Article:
Gov’t Plans To Limit Officials’ Gasoline Bills

Faced with rising gasoline prices, the government is formulating a plan to reduce fuel usage by state employees in an effort to rein in ex­penditures for 2008.

The government has long covered the gasoline costs ministry em­ployees incur when using vehicles in the course of their work.

Finance Ministry Secretary-Gen­eral Hang Chuon Naron said Mon­day that previous gasoline price hikes had already forced the government to cut state expenditures in other areas by about 5 percent.

Now, if gasoline usage by civil servants cannot be decreased, ministries may be forced to cut their consumption, though the exact amount has not yet been determin­ed, he said.

The inability to reduce the government’s gasoline bill could mean that the 2008 budget would have to be recalculated, he added.

Steadily increasing in recent years, gasoline and diesel prices jumped by 10 percent alone at the pump on Nov 5.

Finance Minister Keat Chhon raised the issue at the National As­sembly last week. The proposed plan, Keat Chhon said, will call for the punishment of government officials that engage in conspicuous consumption of gasoline or use state money to purchase fuel used for private purposes.

“There must be punishment; we must change their thinking and their behaviors,” Keat Chhon said of such government officials.

“State vehicles and state gasoline are just for missions. Besides that, if they want to go for a trip they must use their own means,” he said outside the Assembly.

Keat Chhon said that ministers would be responsible for determining the administrative punishments handed out within their respective ministries.

He added that the proposed fuel reduction would likely not be placed on the Ministry of Defense because the navy has recently augmented its fleet with several new vessels from China.

The government’s concern over state expenditures on gasoline comes at a time when it has forgone millions of dollars in tax revenue in an effort to keep prices down at the pump.

Hang Chuon Naron said that the government should be taking in $800 in tax per ton of gasoline, but has only been collecting $300 per ton-a figure that Keat Chhon said has not changed since 2001.

Keat Chhon said that these tax breaks will cost the government $170 million this year-nearly 18 percent of the state’s total revenue intake for 2005.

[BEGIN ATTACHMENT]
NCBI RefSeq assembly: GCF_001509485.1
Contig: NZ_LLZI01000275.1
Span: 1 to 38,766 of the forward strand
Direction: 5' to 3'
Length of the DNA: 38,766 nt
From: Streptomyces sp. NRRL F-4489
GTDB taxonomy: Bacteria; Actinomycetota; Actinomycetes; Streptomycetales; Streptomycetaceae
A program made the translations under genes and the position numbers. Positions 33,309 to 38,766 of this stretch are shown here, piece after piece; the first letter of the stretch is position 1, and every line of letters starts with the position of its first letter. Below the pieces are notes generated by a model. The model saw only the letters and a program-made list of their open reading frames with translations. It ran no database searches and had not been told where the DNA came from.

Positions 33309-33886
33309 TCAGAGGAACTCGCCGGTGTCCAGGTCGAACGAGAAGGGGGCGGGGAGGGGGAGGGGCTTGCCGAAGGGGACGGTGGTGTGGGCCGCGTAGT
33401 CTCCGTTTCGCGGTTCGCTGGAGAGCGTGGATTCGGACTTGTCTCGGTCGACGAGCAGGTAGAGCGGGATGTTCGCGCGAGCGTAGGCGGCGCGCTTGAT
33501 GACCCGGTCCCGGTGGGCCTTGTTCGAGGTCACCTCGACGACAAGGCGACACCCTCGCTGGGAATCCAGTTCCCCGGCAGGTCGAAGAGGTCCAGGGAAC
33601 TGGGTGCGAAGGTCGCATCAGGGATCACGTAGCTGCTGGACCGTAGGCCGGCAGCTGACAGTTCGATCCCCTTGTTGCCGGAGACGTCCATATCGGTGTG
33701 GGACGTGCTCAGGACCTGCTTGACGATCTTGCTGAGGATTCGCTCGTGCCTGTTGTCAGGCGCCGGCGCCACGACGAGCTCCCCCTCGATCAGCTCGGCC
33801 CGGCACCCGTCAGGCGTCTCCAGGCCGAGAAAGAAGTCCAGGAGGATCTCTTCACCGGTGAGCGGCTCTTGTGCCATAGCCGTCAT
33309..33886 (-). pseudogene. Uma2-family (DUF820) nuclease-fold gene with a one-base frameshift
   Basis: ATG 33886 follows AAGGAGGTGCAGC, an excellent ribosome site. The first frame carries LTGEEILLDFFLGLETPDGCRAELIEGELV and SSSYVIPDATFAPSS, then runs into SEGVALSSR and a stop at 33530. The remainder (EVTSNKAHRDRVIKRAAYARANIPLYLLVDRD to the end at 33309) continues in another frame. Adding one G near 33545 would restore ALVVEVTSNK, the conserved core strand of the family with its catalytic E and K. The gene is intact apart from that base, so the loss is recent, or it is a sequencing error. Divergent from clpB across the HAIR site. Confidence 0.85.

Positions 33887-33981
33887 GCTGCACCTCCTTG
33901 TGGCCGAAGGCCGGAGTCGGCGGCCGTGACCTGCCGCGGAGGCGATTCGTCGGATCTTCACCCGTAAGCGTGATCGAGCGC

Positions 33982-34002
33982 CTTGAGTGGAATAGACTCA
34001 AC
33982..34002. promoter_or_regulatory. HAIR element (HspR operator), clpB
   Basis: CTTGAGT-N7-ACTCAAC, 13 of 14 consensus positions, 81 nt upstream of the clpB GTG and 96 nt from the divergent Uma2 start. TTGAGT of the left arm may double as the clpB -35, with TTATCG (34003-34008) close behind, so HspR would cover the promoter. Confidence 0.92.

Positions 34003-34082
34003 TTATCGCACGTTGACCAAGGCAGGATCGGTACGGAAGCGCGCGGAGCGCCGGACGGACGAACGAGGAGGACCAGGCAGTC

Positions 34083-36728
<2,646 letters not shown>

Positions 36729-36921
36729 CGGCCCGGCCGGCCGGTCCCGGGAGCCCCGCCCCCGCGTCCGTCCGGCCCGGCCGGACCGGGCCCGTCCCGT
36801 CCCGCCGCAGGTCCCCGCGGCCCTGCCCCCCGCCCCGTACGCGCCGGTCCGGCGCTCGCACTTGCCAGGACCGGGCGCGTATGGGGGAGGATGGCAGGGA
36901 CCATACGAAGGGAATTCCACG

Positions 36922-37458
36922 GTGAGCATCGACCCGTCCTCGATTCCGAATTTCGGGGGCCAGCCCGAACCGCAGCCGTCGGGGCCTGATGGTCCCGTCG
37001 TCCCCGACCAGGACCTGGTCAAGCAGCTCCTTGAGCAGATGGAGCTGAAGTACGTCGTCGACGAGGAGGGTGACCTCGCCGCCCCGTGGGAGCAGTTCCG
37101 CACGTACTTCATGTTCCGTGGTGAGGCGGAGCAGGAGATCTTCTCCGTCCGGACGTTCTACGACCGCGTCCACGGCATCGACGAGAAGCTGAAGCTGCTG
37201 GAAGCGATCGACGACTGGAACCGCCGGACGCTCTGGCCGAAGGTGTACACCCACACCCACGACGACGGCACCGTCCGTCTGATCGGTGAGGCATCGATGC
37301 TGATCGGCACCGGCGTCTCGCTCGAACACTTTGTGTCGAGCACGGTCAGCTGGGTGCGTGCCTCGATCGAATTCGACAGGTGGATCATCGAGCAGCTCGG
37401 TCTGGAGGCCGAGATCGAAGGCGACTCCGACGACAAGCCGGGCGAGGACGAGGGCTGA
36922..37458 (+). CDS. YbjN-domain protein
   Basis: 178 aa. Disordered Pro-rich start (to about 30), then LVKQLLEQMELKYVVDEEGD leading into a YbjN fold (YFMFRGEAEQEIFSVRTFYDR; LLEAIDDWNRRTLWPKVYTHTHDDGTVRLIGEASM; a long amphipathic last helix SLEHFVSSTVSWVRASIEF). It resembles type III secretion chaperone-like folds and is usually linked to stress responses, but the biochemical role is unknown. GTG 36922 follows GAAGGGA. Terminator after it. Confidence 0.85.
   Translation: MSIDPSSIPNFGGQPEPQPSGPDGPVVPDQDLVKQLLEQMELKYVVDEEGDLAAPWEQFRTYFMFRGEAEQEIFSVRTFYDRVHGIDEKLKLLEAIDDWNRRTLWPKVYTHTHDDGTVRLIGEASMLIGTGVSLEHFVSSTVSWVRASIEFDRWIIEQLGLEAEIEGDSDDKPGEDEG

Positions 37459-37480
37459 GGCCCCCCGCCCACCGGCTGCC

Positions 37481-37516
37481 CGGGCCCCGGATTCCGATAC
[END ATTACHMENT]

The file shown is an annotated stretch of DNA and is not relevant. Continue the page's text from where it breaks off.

Minister of Rural Development Lu Laysreng said that he supported the initiative to reduce gasoline expenditures, adding that he believed gas usage could be cut in half.

“I want the government to reduce [gasoline expenditures] by 50 percent because officials use 50 percent of the gasoline for work,” he said, adding that even when cars are used for official business there is plenty of waste.

“My ministry can reduce the gasoline consumption. I have noticed that three people use three vehicles” when out on business, Lu Laysreng said.

Interior Ministry spokesman Lieutenant General Khieu Sopheak did not share the same enthusiasm for the Finance Ministry’s plans.

“We have monthly gasoline, so we should be able to take our wives to the market and our children to school. If we are not allowed to do that, it’d be [like] Pol Pot,” he said, but added that it was ultimately up to the government to decide on the matter.

SRP lawmaker Yim Sovann said that in general he supported the plan, but feared it would do little to solve the issue because excessive gas use at the state’s expense is an issue primarily concerning a handful of officials at the highest levels of government.

“The top government officials like the ministers and secretaries of state have lavishly used gasoline,” Yim Sovann said.

However, gasoline reimbursements were sorely needed by the majority of ordinary civil servants, who take home much smaller salaries, he said.

He added that the government’s main concern regarding gasoline should be to reduce the price at the pump.

 

Related Stories

Latest News

The Weekly DispatchA new weekly newsletter from The Cambodia Daily delivering news, analysis and opinion to your inbox. Published every Friday at 11:30am. Sign up today.